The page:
More taut than sport
Lexus took on the big German brands with build quality but rivals have a lively edge
Look around you on the road and you’ll see heaps of Benzes, BMWs and Audis, standing out with their distinctive threepointed star, blue-spinner and interlinked ring badges.
By rights you should also see Lexuses but sadly they don’t stand out like the big three Germans. This is ironic, given that Lexus, the Japanese prestige brand, was conceived to compete with the German luxury car brands if not beat them at their own game.
Lexus build quality certainly shook the Germans up and obliged them to lift their game. They still dominate the luxury end of the market.
Lexus remains a bit player, held back by its close relationship with Toyota, the car for the common man.
When new, the rear-wheel drive GS had the qualities normally associated with the Lexus brand — build quality, refinement and comfort — but it also brought a level of sportiness not previously associated with the brand.
There were two six-cylinder GS300s, the Sports and the Sports Luxury, and the V8 GS430.
Inside the well-appointed cabin, the front seats were luxuriously proportioned and padded, and there was plenty of travel for tall occupants.
For rear access, you needed to duck a little to avoid hitting the coupe-like roofline and seating could be tight if the front passengers slid their seats back. Tall passengers could find the headroom limited.
The 3.0-litre V6 was a new, direct-injection engine. It had plenty of torque across a broad rev range, which delivered great driveability and miserly fuel consumption.
The 4.3-litre V8 was smooth, refined engine shared with the LS luxury sedan.
Both engines were used in conjunction with smooth, seamless six-speed sequentialshift automatics.
Despite the attempt at sportiness, the GS came up short for some when measured against rivals, but in comfort and refinement terms the new model was streets ahead. In a used car, quality is paramount. A car that is well designed, engineered and wellbuilt should give less trouble.
This is where the GS300/ GS430 — designed and engineered to the highest standards and built to a quality level unseen before — comes into its own. It still surpasses German rivals even though the Germans have improved in response to the competition.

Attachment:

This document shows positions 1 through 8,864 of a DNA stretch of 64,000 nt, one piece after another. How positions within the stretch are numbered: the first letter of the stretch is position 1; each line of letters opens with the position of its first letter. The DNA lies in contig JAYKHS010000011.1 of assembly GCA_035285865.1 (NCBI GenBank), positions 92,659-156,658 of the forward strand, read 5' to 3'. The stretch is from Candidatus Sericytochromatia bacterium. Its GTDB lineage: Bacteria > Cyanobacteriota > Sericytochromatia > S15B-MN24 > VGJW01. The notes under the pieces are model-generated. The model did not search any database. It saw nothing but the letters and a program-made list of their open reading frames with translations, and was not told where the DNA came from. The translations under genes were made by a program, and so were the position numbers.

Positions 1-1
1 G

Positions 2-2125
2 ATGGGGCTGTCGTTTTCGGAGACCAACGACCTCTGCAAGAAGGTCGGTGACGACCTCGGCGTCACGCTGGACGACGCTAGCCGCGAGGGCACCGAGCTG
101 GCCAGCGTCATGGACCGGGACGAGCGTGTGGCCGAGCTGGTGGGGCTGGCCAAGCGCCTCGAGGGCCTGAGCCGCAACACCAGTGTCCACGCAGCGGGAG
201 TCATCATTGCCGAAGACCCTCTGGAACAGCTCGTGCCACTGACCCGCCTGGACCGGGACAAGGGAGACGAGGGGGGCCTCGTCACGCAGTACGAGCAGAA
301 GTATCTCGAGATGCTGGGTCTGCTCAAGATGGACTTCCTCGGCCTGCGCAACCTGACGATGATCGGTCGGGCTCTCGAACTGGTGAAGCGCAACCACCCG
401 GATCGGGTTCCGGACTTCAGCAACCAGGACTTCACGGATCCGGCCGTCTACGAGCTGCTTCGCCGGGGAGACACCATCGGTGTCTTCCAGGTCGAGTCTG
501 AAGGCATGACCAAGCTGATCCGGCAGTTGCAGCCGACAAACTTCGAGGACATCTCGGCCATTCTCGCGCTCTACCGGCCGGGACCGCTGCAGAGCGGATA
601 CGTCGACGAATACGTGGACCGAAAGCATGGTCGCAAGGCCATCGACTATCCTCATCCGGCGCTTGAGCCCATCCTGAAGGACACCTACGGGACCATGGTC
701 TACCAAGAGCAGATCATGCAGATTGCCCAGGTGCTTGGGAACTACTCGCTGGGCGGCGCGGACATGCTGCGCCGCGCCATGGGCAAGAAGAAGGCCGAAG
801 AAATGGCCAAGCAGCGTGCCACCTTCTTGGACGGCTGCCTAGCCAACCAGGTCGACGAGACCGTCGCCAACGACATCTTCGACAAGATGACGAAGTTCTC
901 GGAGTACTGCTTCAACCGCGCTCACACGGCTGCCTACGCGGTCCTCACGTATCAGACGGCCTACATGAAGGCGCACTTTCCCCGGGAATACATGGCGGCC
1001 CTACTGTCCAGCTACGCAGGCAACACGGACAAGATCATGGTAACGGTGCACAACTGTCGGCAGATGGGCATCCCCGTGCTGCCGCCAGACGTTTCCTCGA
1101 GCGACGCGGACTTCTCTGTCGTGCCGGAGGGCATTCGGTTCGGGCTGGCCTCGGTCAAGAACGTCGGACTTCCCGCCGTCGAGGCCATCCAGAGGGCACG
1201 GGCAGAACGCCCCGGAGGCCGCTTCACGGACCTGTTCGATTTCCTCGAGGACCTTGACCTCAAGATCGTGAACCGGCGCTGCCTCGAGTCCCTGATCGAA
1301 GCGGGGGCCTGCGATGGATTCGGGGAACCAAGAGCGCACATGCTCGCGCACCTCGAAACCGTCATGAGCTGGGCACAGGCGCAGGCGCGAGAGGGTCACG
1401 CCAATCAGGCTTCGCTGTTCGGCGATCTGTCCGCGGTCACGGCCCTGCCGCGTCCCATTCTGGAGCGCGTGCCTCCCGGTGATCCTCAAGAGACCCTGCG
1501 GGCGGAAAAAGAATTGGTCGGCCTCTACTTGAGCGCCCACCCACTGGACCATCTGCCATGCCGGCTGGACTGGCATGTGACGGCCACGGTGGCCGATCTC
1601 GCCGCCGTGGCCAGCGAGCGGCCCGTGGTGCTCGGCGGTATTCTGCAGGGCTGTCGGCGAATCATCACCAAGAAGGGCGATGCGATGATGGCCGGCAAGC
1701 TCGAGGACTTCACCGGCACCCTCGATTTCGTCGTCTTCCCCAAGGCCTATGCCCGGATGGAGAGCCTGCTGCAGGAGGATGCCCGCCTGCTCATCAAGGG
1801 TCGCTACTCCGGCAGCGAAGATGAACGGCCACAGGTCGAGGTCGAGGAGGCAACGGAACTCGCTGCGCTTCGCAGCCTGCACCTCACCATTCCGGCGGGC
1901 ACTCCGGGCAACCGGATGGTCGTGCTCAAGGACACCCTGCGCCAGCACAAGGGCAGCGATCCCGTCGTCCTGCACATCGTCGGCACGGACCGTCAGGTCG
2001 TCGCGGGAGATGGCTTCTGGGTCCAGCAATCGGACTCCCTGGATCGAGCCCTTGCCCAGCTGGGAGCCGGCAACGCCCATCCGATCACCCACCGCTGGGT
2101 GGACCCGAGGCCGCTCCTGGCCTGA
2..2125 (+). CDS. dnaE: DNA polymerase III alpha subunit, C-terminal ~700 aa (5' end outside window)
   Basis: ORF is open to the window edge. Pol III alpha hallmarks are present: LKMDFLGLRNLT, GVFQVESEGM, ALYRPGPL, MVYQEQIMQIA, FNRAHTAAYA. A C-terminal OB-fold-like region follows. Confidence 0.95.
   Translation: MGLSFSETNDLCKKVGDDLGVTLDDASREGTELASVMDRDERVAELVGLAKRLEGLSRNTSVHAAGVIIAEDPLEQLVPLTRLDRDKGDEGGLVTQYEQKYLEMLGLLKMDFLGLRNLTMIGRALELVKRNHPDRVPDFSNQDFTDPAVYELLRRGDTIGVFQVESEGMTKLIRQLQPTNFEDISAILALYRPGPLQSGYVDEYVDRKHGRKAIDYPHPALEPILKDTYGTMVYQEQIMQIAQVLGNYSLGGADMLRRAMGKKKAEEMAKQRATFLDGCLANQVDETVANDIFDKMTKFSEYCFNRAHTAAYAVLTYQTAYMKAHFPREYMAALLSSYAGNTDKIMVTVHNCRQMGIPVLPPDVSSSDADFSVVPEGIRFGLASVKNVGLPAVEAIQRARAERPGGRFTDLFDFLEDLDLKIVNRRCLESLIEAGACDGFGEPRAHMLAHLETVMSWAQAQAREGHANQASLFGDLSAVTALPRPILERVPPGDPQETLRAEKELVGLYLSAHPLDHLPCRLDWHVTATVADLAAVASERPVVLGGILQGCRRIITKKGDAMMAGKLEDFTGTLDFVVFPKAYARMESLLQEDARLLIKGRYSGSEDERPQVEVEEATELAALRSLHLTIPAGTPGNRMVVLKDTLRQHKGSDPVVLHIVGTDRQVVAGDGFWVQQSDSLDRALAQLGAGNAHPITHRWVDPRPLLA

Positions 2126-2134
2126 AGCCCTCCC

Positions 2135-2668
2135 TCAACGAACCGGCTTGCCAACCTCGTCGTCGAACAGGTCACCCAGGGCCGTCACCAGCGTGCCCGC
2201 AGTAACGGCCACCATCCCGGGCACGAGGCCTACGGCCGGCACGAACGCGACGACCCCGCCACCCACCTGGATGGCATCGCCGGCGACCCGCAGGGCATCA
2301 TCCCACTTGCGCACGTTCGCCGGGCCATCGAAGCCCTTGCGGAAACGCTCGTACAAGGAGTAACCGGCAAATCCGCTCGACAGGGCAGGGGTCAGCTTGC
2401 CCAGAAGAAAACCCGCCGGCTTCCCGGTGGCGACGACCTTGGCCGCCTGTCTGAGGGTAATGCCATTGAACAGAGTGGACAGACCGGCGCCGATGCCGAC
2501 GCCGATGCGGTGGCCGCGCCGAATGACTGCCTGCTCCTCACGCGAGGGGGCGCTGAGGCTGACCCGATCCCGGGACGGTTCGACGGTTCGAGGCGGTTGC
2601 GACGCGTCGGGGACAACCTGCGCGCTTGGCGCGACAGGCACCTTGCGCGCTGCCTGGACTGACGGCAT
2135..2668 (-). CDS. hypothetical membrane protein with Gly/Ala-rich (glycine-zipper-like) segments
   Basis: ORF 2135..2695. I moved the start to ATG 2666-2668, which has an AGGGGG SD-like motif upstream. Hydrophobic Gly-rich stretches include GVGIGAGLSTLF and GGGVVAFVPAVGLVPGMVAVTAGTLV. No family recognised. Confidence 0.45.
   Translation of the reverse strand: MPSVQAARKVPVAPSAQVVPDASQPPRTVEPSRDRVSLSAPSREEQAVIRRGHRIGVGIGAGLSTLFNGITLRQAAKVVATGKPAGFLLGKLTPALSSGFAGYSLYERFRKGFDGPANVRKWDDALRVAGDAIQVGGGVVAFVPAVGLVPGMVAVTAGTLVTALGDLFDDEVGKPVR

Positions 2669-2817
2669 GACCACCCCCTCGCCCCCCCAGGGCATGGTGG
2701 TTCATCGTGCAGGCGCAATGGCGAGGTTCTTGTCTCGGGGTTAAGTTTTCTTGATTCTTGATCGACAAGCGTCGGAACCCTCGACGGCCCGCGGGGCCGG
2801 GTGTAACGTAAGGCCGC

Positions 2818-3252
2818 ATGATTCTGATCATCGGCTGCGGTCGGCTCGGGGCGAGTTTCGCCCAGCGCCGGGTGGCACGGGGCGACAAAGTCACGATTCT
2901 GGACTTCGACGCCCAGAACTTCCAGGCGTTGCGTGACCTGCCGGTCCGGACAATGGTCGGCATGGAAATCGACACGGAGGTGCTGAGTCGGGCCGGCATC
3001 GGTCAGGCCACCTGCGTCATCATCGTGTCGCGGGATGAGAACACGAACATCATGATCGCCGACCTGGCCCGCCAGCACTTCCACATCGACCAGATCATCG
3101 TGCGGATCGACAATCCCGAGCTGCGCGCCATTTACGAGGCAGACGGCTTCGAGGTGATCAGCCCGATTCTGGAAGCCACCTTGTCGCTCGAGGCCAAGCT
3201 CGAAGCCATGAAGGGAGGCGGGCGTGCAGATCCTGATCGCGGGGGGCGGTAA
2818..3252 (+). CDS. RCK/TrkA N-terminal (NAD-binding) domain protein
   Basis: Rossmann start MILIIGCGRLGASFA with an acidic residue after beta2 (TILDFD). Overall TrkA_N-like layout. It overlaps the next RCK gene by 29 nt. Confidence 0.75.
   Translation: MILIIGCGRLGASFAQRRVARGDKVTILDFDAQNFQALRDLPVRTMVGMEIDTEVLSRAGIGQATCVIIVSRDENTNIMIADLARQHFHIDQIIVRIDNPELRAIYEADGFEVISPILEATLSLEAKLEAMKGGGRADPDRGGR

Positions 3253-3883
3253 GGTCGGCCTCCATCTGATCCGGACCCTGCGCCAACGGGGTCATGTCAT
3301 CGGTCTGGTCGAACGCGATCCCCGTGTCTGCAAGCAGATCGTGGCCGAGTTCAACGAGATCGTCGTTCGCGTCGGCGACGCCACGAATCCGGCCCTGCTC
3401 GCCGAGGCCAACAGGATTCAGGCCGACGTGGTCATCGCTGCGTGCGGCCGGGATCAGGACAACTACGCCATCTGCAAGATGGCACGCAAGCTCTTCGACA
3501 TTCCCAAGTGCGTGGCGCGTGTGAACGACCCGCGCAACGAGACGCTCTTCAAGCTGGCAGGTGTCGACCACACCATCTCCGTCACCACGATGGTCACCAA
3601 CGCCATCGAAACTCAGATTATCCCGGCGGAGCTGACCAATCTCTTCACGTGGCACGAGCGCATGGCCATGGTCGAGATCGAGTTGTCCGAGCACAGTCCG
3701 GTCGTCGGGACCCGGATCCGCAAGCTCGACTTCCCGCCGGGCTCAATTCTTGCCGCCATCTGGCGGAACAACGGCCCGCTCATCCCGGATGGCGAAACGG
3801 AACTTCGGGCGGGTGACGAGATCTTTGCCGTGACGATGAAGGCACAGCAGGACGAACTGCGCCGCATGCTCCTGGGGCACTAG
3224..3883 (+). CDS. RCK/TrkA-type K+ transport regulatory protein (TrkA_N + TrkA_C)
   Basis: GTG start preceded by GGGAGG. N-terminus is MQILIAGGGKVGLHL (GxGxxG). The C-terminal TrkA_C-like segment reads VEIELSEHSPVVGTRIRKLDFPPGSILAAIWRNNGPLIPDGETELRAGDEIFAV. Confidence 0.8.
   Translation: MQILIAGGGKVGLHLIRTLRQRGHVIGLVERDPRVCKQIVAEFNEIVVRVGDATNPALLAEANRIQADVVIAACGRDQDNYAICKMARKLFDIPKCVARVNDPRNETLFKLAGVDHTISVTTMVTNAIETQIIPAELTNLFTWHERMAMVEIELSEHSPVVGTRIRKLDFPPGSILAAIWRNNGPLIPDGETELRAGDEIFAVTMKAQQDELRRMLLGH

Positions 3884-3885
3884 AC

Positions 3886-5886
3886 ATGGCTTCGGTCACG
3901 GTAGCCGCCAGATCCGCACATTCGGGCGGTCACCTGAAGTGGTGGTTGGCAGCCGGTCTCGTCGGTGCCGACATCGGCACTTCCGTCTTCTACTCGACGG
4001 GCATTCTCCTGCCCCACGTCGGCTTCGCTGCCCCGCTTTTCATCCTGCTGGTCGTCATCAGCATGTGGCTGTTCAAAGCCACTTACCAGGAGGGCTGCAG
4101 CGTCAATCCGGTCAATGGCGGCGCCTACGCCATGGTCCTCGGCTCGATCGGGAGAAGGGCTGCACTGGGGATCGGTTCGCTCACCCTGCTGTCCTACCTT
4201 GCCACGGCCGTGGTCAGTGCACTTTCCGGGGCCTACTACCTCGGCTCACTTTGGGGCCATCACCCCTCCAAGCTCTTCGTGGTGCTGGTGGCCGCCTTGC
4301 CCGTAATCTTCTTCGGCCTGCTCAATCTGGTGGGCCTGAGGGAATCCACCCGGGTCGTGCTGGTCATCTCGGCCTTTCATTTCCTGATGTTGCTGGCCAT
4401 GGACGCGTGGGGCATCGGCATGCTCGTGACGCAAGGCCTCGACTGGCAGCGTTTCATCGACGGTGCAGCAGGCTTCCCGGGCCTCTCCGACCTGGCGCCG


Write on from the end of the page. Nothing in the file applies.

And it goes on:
As owners we have spoken to confirm, you can buy a used GS300 or GS430 with confidence that it will give you good trouble free motoring even after accumulating quite high mileage.
The engines and transmissions are bulletproof, the chassis stands up well, and you’re hard-pressed to find a squeak or rattle in the body.
Indeed, if you do hear a squeak or rattle you should be suspicious that the car might have been involved in a crash.
Even though the GS300/ GS430 is a high quality car you should still check for crash repairs, careless driving in the form of bumps and scrapes as well as a regular service record.
I’ve been buying Lexus cars, new and used, for more than 10 years. My latest is a 2011 GS300 Sports Luxury I bought with low kilometres. As with the others, this is a spectacular driving experience, it drives and handles with a sporty bias but is refined and comfortable, and to date utterly reliable.
The GS430 is all about driving excitement. It has a great balance between sportiness and comfort but still works well for my family.
A family member has owned a Lexus GS300 for a number of years and the only issue is a rattle from the dash. Everything else is great.
I am on to my second GS300, a 2009 Luxury Sports with 93,000km on the clock. I have had no mechanical or electrical problems with either vehicle. The finish inside and out is first-class, the car is very comfortable, quiet, reliable and a joy to drive. On a country trip, 7.5L/100km is the norm. My wife loves the car and would not have anything but a Lexus. Neither would I. Very hard to beat if you want a quiet, refined and reliable used prestige car.